A tumultuous trading day concluded Wednesday with a broad stock decline as Wall Street closed on a bumpy August that began strong but ended up putting the market farther in the red for the year.

The S&P 500 dropped 0.8%, extending its losing skid to four days. The benchmark index fell 4.2% in August after rising 9.1% in July.

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The Dow Jones Industrial Average was down 0.9%, while the Nasdaq Composite was down 0.6%. The main market indices are on track to lose ground this week.

Technology stocks and large retailers were among the market’s largest weights. Only telecom stocks gained ground. Smaller firm stocks also declined, dragging the Russell 2000 index down by 0.6%.

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The latest pullback for stocks came as Treasury yields rose broadly. The yield on the 10-year Treasury, which influences interest rates on mortgages and other consumer loans, rose to 3.17% from 3.11% late Tuesday.

Bond yields have been rising along with expectations for higher interest rates, which the Federal Reserve has been increasing to squash the highest inflation in decades.

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The S&P 500 fell 31.16 points to 3,955. The index is now down 17% so far this year.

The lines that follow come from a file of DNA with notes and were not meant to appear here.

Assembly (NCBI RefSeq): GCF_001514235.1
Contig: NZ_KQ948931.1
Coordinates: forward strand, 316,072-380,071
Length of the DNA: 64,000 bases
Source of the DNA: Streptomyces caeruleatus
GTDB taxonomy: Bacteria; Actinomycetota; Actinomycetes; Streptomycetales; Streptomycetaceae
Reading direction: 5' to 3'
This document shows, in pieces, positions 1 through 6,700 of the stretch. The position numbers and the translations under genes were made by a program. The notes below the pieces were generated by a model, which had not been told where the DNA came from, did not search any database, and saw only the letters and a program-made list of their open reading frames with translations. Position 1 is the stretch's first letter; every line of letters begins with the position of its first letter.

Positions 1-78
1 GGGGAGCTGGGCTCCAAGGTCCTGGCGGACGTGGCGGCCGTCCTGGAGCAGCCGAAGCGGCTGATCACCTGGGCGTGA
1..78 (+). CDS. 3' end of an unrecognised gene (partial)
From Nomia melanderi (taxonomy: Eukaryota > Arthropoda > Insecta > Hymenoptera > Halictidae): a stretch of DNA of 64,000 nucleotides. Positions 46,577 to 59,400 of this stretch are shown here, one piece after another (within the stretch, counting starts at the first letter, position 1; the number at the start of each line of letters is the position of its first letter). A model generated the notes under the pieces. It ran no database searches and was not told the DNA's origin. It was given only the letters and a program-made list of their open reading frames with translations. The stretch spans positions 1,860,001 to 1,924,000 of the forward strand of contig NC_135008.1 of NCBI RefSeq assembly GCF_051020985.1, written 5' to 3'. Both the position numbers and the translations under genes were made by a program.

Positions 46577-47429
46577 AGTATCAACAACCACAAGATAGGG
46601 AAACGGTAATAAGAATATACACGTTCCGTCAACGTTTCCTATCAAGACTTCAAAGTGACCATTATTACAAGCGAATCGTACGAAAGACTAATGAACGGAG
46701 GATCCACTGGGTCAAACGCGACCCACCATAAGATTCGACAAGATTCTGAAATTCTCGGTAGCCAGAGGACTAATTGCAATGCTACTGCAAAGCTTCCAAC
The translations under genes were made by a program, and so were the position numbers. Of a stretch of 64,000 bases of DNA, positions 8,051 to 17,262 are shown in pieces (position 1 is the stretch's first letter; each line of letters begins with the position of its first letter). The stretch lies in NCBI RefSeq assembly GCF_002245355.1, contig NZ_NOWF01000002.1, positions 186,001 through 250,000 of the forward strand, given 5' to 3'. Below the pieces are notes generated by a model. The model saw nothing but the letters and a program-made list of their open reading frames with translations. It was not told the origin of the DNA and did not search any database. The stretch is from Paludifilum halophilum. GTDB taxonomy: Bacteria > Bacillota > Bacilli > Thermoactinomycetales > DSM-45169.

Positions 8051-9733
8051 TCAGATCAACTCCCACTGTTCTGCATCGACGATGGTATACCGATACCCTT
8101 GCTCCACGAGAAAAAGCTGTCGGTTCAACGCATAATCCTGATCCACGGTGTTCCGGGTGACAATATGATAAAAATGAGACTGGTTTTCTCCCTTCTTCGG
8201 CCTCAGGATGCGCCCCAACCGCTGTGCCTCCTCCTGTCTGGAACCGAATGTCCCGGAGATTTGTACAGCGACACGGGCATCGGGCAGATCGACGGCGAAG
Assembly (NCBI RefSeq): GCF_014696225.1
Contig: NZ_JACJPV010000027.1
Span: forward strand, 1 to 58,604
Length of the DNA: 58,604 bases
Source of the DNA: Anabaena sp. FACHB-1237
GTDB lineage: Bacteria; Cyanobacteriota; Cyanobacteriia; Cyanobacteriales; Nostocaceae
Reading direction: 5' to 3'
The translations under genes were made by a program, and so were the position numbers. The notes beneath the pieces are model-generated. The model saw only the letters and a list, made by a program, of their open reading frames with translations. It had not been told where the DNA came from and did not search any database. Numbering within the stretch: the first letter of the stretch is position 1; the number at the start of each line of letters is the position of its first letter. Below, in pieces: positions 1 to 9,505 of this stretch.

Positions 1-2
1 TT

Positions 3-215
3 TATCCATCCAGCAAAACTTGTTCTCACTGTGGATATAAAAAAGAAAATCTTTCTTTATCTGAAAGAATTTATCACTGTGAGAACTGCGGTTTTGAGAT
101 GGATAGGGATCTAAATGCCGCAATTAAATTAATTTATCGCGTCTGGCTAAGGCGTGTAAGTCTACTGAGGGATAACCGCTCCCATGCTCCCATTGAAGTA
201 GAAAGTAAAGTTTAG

The Nasdaq lost 66.93 points to 11,816.20, while the Dow gave up 280.44 points to close at 31,510.43. The Russell fell 11.48 points to 1,844.12.

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On Wednesday, payroll processor ADP said its latest monthly survey of hiring by private U.S. companies showed payrolls increased by 132,000, well below the 275,000 economists expected, according to FactSet.

The ADP survey comes ahead of employment reports from the Labor Department this week: applications for unemployment benefits on Thursday and the August jobs report Friday. Analysts expect both to show a robust labour market.

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Technology stocks and big retailers were among the heaviest weights on the market Wednesday. Chipmaker Nvidia fell 2.4% and Best Buy slid 5.6%. Energy companies fell as the price of U.S. crude oil dropped 2.3%. Occidental Petroleum slipped 1.4%.

Bed Bath & Beyond sank 21.3% after announcing a major restructuring and a stock sale, while Snap, the operator of the Snapchat messaging app, jumped 8.7% after announcing it will lay off 20% of its workforce.